Prior to founding her Fort Lauderdale-based interior design firm in 2004, Destry Darr refined her skills as an interior designer for several world-class, well-known yacht interior design firms. Since then, Destry has overseen nearly 300 yacht design projects – both new construction and refit – and has honed her expertise to rank among the world’s leading professional yacht interior designers. We managed to sit down with the busy designer between client meetings, materials sourcing and final installations to ask a few questions about yacht design tips, interior design advice, and what insight she can impart as a professional yacht designer.
Q. Do you have any favorite yacht design projects?
Hannah (Westport 112) This yacht was a departure in style from the look that has been popular in recent years and I absolutely loved the opportunity to work on a fresh new look. This project was a comprehensive, “gut-n-chuck” refit along with complete outfitting for personal and charter use. See before and after photos here. It was also challenging because it was done right at the onset of the COVID-19 pandemic. Clients always have an effect on how much I enjoy a project and these clients and Captain were wonderful to work with.
Stay Salty (161’ Trinity) This was another project that was underway during the onset of the COVID-19 pandemic and was challenging in that it had to be completed within four weeks! What I like to call a “fluff-n-puff” refit, this project involved changing out the entire interior decor and completely outfitting the yacht. It was a lot of work that required our entire team and an incredible team of trusted contractors to pull off. Challenges such as these are very exhilarating to me! Because of the quick turnaround, the owners trusted us to get it done without approval on many things. Seeing how overjoyed the owners were when they came on board made all the hard work, weekends and late nights worthwhile!
Lady Bee (142’ Christensen) This was a very big refit. The owners knew what they wanted and pushed us to reach their desired look. It was a welcome challenge to take the contemporary styling of the existing interior and achieve the more traditional desired look. Read more about this project here.
Paikea II (64’ Grand Banks) While this was a small boat, it was a big refit with BIG challenges – such as converting an office to a twin stateroom which required working with fractions of inches. In the end, we completely changed the look and function of the interior and I very much enjoyed working with this fun client and laid-back Captain.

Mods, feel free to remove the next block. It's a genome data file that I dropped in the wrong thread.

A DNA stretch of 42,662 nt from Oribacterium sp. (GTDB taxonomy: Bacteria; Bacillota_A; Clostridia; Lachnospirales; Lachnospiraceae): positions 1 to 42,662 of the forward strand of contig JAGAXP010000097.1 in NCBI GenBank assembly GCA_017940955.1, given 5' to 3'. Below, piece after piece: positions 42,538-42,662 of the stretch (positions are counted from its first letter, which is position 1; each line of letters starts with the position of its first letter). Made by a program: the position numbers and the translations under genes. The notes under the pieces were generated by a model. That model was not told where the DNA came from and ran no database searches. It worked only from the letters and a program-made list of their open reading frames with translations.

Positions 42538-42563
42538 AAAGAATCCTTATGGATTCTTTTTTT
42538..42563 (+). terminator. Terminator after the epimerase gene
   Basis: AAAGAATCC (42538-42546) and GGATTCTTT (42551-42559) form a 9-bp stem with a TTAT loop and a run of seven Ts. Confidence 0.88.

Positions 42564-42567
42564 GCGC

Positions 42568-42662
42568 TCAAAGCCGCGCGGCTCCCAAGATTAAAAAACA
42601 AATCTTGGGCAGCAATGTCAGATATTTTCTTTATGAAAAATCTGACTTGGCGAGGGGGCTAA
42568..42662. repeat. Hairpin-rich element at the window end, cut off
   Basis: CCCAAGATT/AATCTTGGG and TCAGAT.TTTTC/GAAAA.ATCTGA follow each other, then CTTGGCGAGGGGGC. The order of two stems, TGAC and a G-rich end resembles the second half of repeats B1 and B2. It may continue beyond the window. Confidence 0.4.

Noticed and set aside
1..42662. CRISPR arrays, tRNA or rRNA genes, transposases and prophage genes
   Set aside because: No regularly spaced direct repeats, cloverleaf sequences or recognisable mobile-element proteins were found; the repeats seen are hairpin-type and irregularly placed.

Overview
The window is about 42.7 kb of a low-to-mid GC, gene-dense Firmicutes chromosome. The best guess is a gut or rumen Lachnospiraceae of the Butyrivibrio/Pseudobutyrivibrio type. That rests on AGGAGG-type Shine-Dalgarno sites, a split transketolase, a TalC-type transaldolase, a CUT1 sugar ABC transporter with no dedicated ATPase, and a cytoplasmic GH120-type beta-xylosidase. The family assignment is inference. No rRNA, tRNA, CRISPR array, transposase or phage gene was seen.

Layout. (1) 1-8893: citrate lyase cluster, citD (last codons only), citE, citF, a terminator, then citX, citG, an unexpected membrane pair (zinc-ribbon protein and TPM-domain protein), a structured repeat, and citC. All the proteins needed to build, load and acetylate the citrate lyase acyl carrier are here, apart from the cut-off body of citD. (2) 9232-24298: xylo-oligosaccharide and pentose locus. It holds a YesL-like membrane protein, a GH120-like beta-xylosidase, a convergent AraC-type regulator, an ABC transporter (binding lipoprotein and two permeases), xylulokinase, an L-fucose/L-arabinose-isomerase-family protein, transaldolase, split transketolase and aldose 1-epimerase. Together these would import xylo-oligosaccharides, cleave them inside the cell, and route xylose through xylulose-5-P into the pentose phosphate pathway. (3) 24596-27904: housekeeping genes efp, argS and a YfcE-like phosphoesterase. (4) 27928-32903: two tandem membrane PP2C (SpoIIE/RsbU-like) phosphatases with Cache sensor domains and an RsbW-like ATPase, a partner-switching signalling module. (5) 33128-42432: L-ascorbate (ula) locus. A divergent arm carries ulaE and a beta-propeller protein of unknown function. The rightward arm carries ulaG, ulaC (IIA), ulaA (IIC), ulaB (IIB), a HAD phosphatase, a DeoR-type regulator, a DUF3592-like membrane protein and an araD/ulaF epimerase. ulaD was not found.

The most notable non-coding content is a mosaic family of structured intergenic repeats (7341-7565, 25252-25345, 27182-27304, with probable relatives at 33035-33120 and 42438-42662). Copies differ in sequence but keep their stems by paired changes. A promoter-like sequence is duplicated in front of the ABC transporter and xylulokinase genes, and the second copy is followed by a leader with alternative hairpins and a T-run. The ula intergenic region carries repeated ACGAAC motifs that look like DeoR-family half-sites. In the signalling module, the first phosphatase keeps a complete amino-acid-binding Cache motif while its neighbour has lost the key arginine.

Q. What advice Do You Give your yacht refit clients?
- The scope. Determine what type of refit the vessel requires – is this a “fluff-n-puff” or will it be an extensive “gut-n-chuck” project? A well defined, clear and detailed project scope when planning a yacht refit will allow for precise specifications to each of the various contractors involved, which is necessary to obtain comprehensive quotes. What appears to be a lower priced quote may very well just not be inclusive due to a lack of information.
- The budget. The budget for a yacht refit project must be realistic and should contain a contingency for unforeseen conditions. The owner should acknowledge their budget and be honest with their team, the designer and the Captain.
- The team. Once a realistic budget for the yacht refit project is determined and how it will be allotted, plan accordingly and engage the appropriate professionals who can ensure that the refit does not expand beyond control. Prior to the start, the owner-designer-captain-shipyard team must be certain of the desired end result.
- The communication. Just as every little change during a yacht refit project will affect something else, each contractor’s work affects another’s. Weekly onboard meetings with all of the contractors involved, as a group, will uncover possible bottlenecks in the process early on that can affect the budget or schedule. Identifying these obstacles will allow for swift reorganization, minimizing lost time and getting the yacht refit project back on schedule.
Q. ANY favorite new yacht construction projects?
Westport 125 Castlefinn was a spec build – which means it was built without a client. As for a brief, Daryl Wakefield, the President of Westport, simply told me to “wow” him. Read more about this project here.
Nordhavn Serenity The owner of this yacht would say, “More design! More design!” and encouraged me to push the envelope in terms of space planning and layout so that his large family and their affinity for cooking and lounging could be accommodated. Read more about this project here.
Nordhavn VivieRae II The owner of the 96’ Nordhavn VivieRae II inspired me to get creative with glass and lighting. Read more about this project here.
Nordhavn Aurora was the first 120’ Nordhavn built. It was a challenge to redesign the vessel after the change in initial ownership and a challenge to get everything the owners desired into their galley. Read more about this project here.
87’ Outer Reef Ti Punch The owners of the 87’ Outer Reef Ti Punch wanted to pivot away from the typical traditional Outer Reef design for a much more contemporary look to suit their taste. Read more about this project here.